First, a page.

Ties make a cheap retaining wall (compared to alternatives) but have
It varies with the wood. Some were made intentionally for railroad use, and
some were made intentionally for landscape design.
The ones on the railroads I would estimate at close to 200# each, and
landscapers at up to half that weight.
But even for those which are actual r-r ties they can be different.
There are two groups in the batch I have, both of which are used ties
("used" as in having been rail ties)--one is white oak, the others are
yellow pine. Needless to say, there's a difference in average weight
between the two groups owing to the density difference of the two wood
species. Within that, there are still pine ones that weigh more than
some of the lighter oak ones.
When in TN, I spent quite some time at a small one-man sawmill in order
to get good deal from the old codger on hardwood that came in hit-n-miss
where his prime business was ties for the N&W or mine timbers. These
were mostly oak w/ black locust also used when it was brought in by the
loggers. OTOH, farther south and west where there were few if any
hardwoods, SYP was common and in the west firs and other coniferous
were/are the most likely to be found.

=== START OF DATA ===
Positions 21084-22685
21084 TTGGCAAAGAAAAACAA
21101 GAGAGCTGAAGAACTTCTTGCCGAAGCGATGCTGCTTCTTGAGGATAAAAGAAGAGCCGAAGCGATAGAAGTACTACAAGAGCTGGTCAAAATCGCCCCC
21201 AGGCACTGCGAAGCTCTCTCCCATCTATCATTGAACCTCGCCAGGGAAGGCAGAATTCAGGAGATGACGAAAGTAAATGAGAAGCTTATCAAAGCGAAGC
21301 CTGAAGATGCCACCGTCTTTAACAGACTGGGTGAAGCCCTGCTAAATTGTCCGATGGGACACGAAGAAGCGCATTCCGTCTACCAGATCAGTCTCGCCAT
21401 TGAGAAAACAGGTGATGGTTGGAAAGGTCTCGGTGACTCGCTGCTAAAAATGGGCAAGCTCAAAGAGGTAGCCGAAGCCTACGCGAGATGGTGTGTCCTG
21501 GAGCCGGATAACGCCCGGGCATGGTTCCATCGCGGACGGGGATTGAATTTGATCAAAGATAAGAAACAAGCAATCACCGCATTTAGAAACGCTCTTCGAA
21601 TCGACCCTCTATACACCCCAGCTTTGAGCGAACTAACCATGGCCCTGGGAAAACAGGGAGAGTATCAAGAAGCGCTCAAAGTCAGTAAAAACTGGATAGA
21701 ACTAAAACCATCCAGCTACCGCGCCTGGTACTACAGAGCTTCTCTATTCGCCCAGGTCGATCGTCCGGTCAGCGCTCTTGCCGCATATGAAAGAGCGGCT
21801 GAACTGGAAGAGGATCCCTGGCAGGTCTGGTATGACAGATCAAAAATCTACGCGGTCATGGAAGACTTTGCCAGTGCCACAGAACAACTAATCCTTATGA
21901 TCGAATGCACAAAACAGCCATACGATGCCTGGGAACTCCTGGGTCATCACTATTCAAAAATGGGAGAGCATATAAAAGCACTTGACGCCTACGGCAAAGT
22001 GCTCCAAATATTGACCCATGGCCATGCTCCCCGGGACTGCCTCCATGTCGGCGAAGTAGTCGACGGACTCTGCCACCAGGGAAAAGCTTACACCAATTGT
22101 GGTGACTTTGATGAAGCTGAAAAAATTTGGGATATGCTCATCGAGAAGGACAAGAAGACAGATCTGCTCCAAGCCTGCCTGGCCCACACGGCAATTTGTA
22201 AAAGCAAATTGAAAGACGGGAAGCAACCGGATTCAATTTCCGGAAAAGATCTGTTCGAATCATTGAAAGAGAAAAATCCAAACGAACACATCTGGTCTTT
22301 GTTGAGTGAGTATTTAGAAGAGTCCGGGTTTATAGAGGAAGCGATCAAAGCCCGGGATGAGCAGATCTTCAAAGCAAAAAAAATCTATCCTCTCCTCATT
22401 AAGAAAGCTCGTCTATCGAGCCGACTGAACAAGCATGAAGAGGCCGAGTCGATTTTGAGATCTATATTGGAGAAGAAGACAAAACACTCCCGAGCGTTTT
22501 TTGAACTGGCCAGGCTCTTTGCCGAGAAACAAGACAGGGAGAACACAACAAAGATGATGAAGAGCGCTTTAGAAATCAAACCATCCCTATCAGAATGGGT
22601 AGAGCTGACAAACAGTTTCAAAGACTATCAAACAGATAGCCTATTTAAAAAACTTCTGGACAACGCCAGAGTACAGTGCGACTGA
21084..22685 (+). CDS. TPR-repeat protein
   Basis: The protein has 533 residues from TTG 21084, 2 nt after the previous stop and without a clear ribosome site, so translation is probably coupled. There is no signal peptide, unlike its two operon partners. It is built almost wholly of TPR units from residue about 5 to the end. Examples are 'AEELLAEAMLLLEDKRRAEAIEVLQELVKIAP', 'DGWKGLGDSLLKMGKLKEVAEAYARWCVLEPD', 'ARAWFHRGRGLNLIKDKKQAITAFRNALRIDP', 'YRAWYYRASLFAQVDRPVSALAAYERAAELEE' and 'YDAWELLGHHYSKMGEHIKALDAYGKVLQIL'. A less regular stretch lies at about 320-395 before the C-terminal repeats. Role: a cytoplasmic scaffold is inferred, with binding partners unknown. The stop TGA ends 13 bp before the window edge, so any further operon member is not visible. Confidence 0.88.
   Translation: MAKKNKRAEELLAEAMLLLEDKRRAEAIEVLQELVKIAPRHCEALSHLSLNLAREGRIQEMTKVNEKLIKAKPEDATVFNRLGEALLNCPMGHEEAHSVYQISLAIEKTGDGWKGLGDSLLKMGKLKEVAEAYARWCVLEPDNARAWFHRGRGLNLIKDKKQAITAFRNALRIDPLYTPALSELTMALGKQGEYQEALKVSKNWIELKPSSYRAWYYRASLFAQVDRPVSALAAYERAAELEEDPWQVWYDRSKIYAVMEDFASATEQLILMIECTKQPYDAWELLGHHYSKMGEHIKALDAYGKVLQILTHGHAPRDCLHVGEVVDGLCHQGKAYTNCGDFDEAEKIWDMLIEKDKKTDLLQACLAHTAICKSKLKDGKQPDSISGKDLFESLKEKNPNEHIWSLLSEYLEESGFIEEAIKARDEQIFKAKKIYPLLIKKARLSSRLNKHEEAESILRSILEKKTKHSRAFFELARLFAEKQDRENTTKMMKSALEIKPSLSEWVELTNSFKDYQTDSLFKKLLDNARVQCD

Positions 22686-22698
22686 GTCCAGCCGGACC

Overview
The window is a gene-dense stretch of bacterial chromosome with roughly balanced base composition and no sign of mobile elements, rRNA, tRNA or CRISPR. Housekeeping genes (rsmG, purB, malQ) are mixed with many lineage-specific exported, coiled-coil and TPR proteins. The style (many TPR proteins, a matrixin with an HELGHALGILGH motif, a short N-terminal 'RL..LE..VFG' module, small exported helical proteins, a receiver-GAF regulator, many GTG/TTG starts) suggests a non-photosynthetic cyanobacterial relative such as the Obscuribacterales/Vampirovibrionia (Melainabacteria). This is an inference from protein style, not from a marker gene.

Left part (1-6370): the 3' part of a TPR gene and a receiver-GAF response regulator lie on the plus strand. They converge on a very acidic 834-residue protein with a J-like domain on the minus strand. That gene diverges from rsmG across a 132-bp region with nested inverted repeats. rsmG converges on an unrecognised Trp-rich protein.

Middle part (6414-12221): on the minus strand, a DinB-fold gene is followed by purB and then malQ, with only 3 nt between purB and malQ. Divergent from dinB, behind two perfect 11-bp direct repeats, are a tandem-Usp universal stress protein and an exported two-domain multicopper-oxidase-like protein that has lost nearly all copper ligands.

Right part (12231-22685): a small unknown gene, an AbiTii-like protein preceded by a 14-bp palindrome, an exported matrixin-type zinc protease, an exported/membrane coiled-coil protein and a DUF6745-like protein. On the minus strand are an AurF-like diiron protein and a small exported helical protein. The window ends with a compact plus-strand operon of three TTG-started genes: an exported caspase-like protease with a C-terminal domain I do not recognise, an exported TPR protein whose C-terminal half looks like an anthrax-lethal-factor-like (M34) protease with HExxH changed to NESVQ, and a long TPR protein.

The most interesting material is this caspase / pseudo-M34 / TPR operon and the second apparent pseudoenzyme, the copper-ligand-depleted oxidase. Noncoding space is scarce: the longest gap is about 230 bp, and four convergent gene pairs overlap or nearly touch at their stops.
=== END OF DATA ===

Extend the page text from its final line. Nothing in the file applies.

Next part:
Yes. IOW, in a lot of places, they used what they had. This was
particularly true on the first coast to coast railroad. I would be
interested in the exact number of different tree species used for those.
In railroad ties, to a real old railroad person, I'm sure that there would
be a list starting from the best to the worst, yet sometimes they used the
worst for lots of reasons. It was close, cheap, etc.
And wouldn't gauge (width) of the wheels dictate the lengths of the ties?
I suspect there's no way to know and probably wasn't known at the time,
For standard line ties, of course. There are a multitude of other
lengths as well for special purposes such as switchpoints, etc., of
course. A standard rail tie these days is nominal 8' 6" (or at least
was when I was sawyering and are what the ones I have are, which are
roughly 30-yr of age now, being left over from the truckload we bought
when first built the lots).
Now, unfortunately, often the railroads use the big rippers that go down
the center of the track and split them in two and simultaneously roll
the tie and rail to each side of the roadbed before laying new seamless
rail--consequently used ties the traditional way of buying them from the
railroad and going and picking them up along the right-of-way where they
were being replace is getting pretty hard to come by here. My pile is
down to only a couple dozen so I've been keeping my eyes open but
nothing has shown up yet...
In my part of the country, you can buy some really old ones with a Wanted ad
in the local Quick Quarter or on the AM Tradio station. And sometimes
Steve in Utah, where they found a new use for sheep
.................................... wool .........
Where in Utah? Used to service coal analyzer at Huntington plant...UT
is too far to haul economically for less than full tractor-trailer load
which I don't need.
Listen to local AM show most every morning and weekly state-wide ag
call-in; haven't heard ties mentioned in don't know when... :(